It had been incredibly warm on top. The usually-hard sastrugi was very soft. Somehow I convinced myself that the ice on the route might have softened. I took a break with Casey and we prepared to ski. It was his first time stepping into Dynafits and he had a bit of trouble. The skiing from our break spot was incredible: relatively low angle, good snow, and five-thousand feet of exposure.
When we got to the ice, it hadn't softened a bit. I quickly retrieved one of my axes. The ice was scary. Too scary to sideslip. It would be a tricky transition on the steep slope, but I decided to change into my crampons to downclimb. I swung my ax hard so that the pick went all the way into the ice. I tried to get my downhill ski as set as it could be. I carefully removed the uphill ski and lodged the ski brake into the ice above me. Then I kick-kick-KICKED until my uphill boot had a bit of purchase. Next came the scariest part. Reach down and remove the downhill ski. I VERY carefully lodged it in the ice too. Then kick-kick-KICKED until it had a little purchase. Once I got the crampon on my right boot, everything was all right.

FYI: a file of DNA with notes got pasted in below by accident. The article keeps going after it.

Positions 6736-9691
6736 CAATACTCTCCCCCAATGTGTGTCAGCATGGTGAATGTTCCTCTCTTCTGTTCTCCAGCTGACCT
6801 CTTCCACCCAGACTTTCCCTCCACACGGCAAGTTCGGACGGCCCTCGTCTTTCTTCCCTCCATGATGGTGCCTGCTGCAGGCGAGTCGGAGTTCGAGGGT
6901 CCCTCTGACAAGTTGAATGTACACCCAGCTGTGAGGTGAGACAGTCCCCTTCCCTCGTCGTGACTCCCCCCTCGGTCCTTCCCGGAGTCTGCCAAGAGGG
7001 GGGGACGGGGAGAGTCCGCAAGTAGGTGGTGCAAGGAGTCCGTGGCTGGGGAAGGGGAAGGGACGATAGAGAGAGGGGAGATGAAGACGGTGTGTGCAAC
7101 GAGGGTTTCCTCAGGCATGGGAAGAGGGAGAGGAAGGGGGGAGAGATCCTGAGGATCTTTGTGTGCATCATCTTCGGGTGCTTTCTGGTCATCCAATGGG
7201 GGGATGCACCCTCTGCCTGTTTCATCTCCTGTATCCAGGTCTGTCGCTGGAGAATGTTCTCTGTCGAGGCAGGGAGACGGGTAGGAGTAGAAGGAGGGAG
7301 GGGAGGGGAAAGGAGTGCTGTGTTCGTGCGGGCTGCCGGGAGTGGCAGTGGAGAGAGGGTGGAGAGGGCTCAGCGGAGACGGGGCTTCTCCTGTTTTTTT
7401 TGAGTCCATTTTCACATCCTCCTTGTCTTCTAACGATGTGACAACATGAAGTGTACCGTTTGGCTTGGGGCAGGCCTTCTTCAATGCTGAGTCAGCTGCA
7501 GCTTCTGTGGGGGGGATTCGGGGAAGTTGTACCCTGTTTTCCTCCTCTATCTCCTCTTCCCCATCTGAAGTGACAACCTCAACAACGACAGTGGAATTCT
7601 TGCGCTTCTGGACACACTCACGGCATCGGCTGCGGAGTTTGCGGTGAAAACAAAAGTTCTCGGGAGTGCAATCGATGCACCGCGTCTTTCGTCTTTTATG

In the meantime, Casey had put himself in a worse position where it was even icier. I had instructed him to the ax-in-ice, one-ski-off step, but he was having trouble from there. I secured my pack to my second ax and swiftly moved across the ice to help Casey. I helped him remove his skis and got his crampons on his boots. Now all we had to do was downclimb to the softer snow.
I downclimbed rapidly to the top of the Black Pyramid. The snow got softer a little before the top of the pyramid, but the rocks of the pyramid provided a nice flat spot to change into skiing mode again so I went to the rocks. I'd estimate we downclimbed five-hundred feet, all told.
Casey falls down the mountain in graceful arcs.
I took a half-hour nap waiting for Casey to finish his downclimb. It was a very strange sensation to wake up from a dream at one point, feeling precariously perched before opening my eyes, to open them and see the spectacular vertiginous views.
Casey reached me safely. He apologized for taking so long. "Don't apologize! I'd much rather you take all the time you need than see you hurry and fall."
Casey offered to take my camera and play photographer for the next few sections of the descent. The snow was good from where we were. The exposure looking down Thermogenesis and Willis Wall was incredible.
The rest of the descent was amazing. We had good snow everywhere, except where we climbed left above Thumb Rock. That section to the east of the rocks was in the shade and had an icy crust.
Below Thumb Rock was absolutely perfect corn. After retrieving the stuff we had left, I remarked to Casey before we began to enjoy the rest of our wet sloppy booty, "You know, we still have seven-thousand feet to ski."
We both made it to the car before the twenty-four-hour mark. I don't know what's next, but I'm still hungry.